Oe can explore the back streets reserved for pedestrians for hidden shops and boutiques…

One can easily get a sore neck with all the photography subjects…

So many angles to shoot from…

Searching for gargoyles…

Such facades in “colombage” are all registered cultural assets and impossible to reproduce…

Come and sit at one of the cafe terraces around the Saint Vincent Square on a bright day…

People have been living there for the last 6 centuries…

There is still a Roman wall over 2,000 years old standing!

There are Irish Pubs for the thirsty!

if you want a quickand delicious fix you must try this baker!

Did you know that frog legs is a gastronomic specialty of the region?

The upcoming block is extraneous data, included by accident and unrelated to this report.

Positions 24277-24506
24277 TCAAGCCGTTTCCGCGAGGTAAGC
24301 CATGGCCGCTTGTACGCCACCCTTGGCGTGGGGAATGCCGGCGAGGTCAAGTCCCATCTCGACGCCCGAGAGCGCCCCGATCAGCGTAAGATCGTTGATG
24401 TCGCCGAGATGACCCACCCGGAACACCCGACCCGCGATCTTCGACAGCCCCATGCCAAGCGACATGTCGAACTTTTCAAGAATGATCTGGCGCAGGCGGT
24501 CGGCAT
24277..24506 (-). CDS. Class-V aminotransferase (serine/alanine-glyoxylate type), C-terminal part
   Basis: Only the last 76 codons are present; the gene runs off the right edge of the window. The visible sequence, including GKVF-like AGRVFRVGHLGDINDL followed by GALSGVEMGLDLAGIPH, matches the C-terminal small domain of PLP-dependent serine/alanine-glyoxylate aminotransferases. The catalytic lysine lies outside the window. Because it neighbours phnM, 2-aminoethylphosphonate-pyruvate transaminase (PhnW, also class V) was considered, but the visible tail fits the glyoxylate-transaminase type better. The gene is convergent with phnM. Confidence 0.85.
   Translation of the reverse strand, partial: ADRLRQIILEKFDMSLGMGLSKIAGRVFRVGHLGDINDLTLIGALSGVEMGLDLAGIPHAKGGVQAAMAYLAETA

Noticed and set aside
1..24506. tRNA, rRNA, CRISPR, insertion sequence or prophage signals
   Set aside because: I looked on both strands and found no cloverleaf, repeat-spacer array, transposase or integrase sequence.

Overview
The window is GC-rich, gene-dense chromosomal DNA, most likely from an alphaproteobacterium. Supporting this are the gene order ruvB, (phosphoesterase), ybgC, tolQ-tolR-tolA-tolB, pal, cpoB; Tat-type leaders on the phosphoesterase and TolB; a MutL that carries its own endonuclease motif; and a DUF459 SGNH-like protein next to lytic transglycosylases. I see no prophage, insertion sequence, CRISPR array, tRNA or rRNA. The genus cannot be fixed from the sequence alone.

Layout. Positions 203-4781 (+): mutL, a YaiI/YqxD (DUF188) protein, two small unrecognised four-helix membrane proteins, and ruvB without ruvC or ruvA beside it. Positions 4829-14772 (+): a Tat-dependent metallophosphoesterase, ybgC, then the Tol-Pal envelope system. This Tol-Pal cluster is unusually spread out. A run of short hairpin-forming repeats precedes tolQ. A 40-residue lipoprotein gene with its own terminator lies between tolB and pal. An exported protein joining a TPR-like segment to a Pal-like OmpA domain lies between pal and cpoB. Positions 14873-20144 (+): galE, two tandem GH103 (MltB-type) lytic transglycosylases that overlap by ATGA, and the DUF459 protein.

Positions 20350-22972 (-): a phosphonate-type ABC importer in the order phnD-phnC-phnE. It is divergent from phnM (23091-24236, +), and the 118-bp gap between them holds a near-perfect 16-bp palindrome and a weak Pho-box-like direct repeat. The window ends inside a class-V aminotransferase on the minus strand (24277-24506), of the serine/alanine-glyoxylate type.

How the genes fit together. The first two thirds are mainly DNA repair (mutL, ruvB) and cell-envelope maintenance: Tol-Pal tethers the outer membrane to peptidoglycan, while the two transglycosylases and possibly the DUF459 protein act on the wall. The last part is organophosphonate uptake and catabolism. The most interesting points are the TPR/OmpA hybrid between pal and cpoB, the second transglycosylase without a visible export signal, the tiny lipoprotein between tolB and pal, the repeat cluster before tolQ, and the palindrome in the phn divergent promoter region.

But that’s for the next report!

RECOMMENDED RELATED WEBSITES

Tokyo Food File by Robbie Swinnerton, Green Tea Club by Satoshi Nihonyanagi in Shizuoka!, Mind Some by Tina in Taiwan, Le Manger by Camille Oger (French), The Indian Tourist, Masala Herb by Helene Dsouza in Goa, India, Mummy I Can Cook! by Shu Han in London, Pierre.Cuisine, Francescannotwrite, My White Kitchen, 47 Japanese Farms Through The Eyes of Its Rural Communities, Foodhoe, Chucks Eats, Things that Fizz & Stuff, Five Euro Food by Charles,Red Shallot Kitchen by Priscilla,With a Glass, Nami | Just One Cookbook, Peach Farm Studio, Clumsyfingers by Xethia, PepperBento,Adventures in Bento Making, American Bent, Beanbento, Bento No, Bento Wo Tsukurimashou, Cooking Cute, Eula, Hapabento , Happy Bento, Jacki’s Bento Blog, Kitchen Cow, Leggo My Obento, Le Petit Journal Bento & CO (French), Lunch In A Box,
Susan at Arkonlite, Vegan Lunch Box; Tokyo Tom Baker, Daily Food Porn/Osaka, Only Nature Food Porn, Happy Little Bento, The Herbed Kitchen, J-Mama’s Kitchen, Cook, Eat, Play, Repeat, Bento Lunch Blog (German), Adventures In Bento, Anna The Red’s Bento Factory, Cooking Cute, Timeless Gourmet, Bento Bug, Ideal Meal, Bentosaurus, Mr. Foodie (London/UK), Ohayo Bento,